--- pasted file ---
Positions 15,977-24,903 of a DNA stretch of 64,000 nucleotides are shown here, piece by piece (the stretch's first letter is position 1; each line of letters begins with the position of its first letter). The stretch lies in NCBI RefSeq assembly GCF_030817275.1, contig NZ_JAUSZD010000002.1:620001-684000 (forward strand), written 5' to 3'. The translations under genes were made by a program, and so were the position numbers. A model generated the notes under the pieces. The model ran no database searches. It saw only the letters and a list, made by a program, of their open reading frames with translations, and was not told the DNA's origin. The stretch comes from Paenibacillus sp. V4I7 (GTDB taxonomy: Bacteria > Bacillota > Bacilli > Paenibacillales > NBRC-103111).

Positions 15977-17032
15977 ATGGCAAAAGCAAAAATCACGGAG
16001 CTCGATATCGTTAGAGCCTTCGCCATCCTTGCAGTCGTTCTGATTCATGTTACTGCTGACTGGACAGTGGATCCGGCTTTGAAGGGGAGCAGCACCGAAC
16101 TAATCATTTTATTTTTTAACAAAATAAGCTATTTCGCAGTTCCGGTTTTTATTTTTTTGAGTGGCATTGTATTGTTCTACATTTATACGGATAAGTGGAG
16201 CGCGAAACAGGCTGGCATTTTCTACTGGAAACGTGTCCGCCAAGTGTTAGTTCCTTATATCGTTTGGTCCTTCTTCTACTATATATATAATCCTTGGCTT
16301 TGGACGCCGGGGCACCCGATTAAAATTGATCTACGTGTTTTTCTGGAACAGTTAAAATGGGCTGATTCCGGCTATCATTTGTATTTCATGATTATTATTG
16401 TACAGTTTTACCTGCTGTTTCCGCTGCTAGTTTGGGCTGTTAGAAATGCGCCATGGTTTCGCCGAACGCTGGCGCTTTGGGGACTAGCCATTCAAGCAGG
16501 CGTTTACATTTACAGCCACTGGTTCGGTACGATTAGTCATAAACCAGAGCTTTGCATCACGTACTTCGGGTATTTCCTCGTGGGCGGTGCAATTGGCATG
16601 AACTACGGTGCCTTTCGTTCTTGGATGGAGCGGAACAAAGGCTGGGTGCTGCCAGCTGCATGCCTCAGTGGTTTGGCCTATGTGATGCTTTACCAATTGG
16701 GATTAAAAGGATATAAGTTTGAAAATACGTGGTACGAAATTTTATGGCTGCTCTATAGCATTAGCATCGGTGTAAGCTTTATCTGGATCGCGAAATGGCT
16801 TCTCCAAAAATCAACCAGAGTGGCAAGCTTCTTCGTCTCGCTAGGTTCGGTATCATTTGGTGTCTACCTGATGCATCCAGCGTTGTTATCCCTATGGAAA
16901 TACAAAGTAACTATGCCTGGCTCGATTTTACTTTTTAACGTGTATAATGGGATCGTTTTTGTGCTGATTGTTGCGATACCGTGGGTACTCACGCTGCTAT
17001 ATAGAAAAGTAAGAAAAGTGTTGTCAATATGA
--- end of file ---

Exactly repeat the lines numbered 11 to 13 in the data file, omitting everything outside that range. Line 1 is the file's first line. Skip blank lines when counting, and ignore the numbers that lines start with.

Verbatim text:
16701 GATTAAAAGGATATAAGTTTGAAAATACGTGGTACGAAATTTTATGGCTGCTCTATAGCATTAGCATCGGTGTAAGCTTTATCTGGATCGCGAAATGGCT
16801 TCTCCAAAAATCAACCAGAGTGGCAAGCTTCTTCGTCTCGCTAGGTTCGGTATCATTTGGTGTCTACCTGATGCATCCAGCGTTGTTATCCCTATGGAAA
16901 TACAAAGTAACTATGCCTGGCTCGATTTTACTTTTTAACGTGTATAATGGGATCGTTTTTGTGCTGATTGTTGCGATACCGTGGGTACTCACGCTGCTAT